Shorebirds and a Changing Climate

If you’ve ever visited the beach or perhaps the shores of one of the Great Lakes, it’s likely that you’ve seen a shorebird. This category of birds called shorebirds includes birds such as plovers, sandpipers, stilts, and Avocets2. Climate change has begun to cause shorebird population around the globe to decline. The biggest challenges climate change poses for shorebirds is the loss of intertidal habitat due to rising sea levels and changes in time of food availability and abundance. As sea levels rise the amount of intertidal habitat and quality shorebird habitat is reduced. These intertidal and coastal areas should gradually migrate inland, however humanmade barriers and coastal developments prevent them from doing so2. This leads to the overall reduction in suitable shorebird habitat, which could mean we may not get to snap as many photos of these cute little birds as we stroll down the beach2.

Photo: Florida Fish and Wildlife Service / Public Domain.

Many Shorebird species are migratory, which means that they travel to different locations throughout the year for breeding and wintering and often have areas they use for migratory refueling. For these migratory shorebirds, climate change poses an even larger threat. Migratory flights are often lengthy and energetically expensive, for this reason, migratory shorebirds, such as the Red Knot (Calidris canutus) not only use shores and intertidal habitats for their breeding and wintering grounds, but they rely on these habitats for places to rest and refuel for their long and tolling journeys1. Some of these sites they use throughout their journey are considered “staging sites”   which are sites in which a large proportion of the population utilizes during their migratory journey. Rising sea-levels could potentially reduce the amount of available habitat at these sites, and ocean acidification and rising temperatures could reduce the quality of these sites and its available food resources3.

Photo: Doug Wechsler/VIREO

How exactly do ocean acidification and rising global temperatures affect the food resources available to shorebirds at these staging sites? Many species of shorebirds rely on plankton and other types of invertebrates as their primary food source. Acidification of the oceans could potentially reduce the fitness of many plankton species by reducing calcification and other physiological processes3.  Rising temperatures could reduce the number of invertebrates available to shorebirds by altering ecological synchronicities (the timing of ecological events and synchronization of two or more of those events)3. Some shorebird species breed in the Arctic and temperatures in the Arctic are on the rise. The rise in Arctic temperatures could potentially result in earlier ice melts and spring thaws which could cause invertebrates to hatch earlier because in the Arctic invertebrate emergence temperature dependent. This could result in a misalignment between the arrival of shorebirds and the hatching of their invertebrate food resource3.

If a staging site experiences a reduction in invertebrates due to climate change, this will likely have negative effects on the shorebird population that utilizes it. If a group of shorebirds arrives at a staging site and there is a reduced abundance of invertebrates, there will be a reduction in the amount of energy available for each bird. If shorebirds cannot properly refuel at these staging sites for their long migratory journies, then it will likely affect their survival or reproductive ability, also known as their fitness3.

Hope is not lost for all of the shorebirds, as we still have time to take action! We can help prevent further decline of shorebirds by protecting the habitat they do have left and by preventing further development of coastal areas. Simple things, such as keeping your dog on a leash, picking up trash, or preventing a nest from being harmed, help to protect shorebirds and their habitat. Shorebirds are already experiencing a large amount of stress, and our goal should be to help lighten that stress load they’re under and to protect the coastal and intertidal areas.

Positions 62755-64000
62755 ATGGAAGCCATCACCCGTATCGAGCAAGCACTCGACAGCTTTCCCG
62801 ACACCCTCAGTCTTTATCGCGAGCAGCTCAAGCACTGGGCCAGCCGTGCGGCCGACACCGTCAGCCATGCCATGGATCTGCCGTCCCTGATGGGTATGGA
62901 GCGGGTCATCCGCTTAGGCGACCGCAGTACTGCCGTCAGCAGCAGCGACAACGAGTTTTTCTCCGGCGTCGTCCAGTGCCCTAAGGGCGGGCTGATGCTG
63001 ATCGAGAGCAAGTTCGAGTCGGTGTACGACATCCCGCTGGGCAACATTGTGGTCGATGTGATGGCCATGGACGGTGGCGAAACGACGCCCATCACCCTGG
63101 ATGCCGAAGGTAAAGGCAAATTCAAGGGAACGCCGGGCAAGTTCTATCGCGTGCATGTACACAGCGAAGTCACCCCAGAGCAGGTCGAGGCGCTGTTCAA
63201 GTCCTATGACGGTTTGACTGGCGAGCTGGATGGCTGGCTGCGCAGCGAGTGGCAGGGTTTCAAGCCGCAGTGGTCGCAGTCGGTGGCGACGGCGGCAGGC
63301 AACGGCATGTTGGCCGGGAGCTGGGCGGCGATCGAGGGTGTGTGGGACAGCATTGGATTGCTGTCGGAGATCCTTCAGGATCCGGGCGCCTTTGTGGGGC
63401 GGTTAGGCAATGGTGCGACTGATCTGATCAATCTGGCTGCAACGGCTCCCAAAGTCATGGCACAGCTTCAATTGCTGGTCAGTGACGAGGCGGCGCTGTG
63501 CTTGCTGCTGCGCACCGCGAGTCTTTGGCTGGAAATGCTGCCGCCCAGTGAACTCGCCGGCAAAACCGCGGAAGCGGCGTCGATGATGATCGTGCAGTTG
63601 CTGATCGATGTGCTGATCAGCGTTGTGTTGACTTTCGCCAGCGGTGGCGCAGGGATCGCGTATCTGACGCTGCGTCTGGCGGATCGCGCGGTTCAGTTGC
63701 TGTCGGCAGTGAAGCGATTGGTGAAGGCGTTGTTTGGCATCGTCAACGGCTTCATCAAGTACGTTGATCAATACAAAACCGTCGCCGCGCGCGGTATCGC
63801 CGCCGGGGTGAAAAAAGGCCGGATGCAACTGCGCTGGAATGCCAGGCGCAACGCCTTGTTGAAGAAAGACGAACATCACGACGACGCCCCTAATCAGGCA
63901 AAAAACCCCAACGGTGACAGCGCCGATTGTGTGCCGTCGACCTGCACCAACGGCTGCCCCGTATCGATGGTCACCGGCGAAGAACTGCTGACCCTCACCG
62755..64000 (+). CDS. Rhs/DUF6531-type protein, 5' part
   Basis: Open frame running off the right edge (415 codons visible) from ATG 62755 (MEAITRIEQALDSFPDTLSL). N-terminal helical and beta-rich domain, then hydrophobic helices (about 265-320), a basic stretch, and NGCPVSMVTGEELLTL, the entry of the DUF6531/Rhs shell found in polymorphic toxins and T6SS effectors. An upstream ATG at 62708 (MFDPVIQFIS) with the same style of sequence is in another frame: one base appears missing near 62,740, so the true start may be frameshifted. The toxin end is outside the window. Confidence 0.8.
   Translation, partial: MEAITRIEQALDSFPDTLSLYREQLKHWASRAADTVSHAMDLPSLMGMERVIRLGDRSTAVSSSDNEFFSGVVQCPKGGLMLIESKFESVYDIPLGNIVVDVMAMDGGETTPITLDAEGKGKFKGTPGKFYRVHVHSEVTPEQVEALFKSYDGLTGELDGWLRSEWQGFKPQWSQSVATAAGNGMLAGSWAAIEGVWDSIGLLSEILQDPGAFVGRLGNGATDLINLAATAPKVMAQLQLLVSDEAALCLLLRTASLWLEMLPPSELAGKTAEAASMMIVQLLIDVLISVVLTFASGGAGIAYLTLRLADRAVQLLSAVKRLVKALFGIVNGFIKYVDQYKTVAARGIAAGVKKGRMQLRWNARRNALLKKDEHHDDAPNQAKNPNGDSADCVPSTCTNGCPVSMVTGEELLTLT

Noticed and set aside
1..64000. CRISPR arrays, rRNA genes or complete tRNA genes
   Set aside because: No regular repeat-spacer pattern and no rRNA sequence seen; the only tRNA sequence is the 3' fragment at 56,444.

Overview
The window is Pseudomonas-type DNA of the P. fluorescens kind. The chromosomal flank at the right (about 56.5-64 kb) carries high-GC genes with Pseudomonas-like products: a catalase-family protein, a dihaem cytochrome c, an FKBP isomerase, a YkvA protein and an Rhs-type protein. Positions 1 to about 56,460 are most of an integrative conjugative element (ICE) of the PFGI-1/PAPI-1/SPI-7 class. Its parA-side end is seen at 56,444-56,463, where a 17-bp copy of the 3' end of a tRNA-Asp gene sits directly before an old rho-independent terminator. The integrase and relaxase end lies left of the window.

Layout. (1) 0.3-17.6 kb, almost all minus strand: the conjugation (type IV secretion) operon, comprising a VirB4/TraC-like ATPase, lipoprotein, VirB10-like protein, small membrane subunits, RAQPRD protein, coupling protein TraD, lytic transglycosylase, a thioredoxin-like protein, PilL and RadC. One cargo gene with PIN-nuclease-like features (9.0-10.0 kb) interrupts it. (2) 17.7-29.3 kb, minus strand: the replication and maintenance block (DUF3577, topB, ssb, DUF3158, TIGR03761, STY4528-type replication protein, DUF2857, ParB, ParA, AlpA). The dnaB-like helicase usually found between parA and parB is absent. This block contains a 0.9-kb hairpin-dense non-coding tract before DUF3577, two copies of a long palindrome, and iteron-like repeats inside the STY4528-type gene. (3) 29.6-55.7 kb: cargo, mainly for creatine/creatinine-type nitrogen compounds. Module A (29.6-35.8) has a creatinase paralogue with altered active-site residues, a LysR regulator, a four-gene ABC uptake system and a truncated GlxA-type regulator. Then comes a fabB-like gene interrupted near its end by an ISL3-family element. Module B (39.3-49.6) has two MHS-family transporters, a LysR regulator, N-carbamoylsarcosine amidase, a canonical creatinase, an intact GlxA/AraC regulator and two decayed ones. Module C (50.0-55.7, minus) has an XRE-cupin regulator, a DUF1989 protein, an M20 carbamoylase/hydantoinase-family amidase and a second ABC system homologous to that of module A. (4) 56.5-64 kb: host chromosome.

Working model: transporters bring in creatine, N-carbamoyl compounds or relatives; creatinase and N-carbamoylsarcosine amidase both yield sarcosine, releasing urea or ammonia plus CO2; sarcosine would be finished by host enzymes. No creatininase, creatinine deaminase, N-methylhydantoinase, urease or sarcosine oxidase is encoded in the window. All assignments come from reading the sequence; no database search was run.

1. Iwamura, Takuya, et al. 2013. Migratory Connectivity Magnifies the Consequences of Habitat Loss from Sea-Level Rise for Shorebird Populations. Proceedings. Biological Sciences, The Royal Society,
  2. Aiello-Lammens et al. 2011. The impact of sea‐level rise on Snowy Plovers in Florida: integrating geomorphological, habitat, and metapopulation models. Global Change Biology, 17(12)3644-3654
  3. Galbraith, Hector, et al. 2014. Predicting Vulnerabilities of North American Shorebirds to Climate Change.” PLoS ONE, 9(9), doi:10.1371/journal.pone.0108899.
  4. Galbraith, H., et al. 2002. Global Climate Change and Sea Level Rise: Potential Losses of Intertidal Habitat for Shorebirds. Waterbirds, 25(2)p.173., doi:10.1675/1524-4695(2002)025[0173:gccasl];2.

Florida Manatees Could be in Trouble

Have you ever ventured to the Florida coasts and warm water estuaries? If the answer to that question is yes, then you may have been lucky enough to see a Florida Manatee (Trichechus manatus latirostris) or the Florida Sea Cow, as it is sometimes called due to the large quantity of seagrass it likes to eat.  Manatees are large aquatic mammals that are distantly related to elephants. They’re also huge! The average manatee is about 10 ft long and 1,200 lbs! While their large size is impressive, it also makes them especially vulnerable to injuries caused by collisions with boat propellers2. Currently, the biggest threat to manatee survival in Florida is boat collision.  Florida Manatee is currently listed as threatened under the Endangered Species Act (ESA) and is protected under Florida State law2. Florida Manatee populations have risen over the past 25 years thanks to their listing on the ESA and actions taken by the Fish and Wildlife Service to protect them, but there is still doubt of how the Florida Manatee will fare in the future as old threats worsen and new threats arise.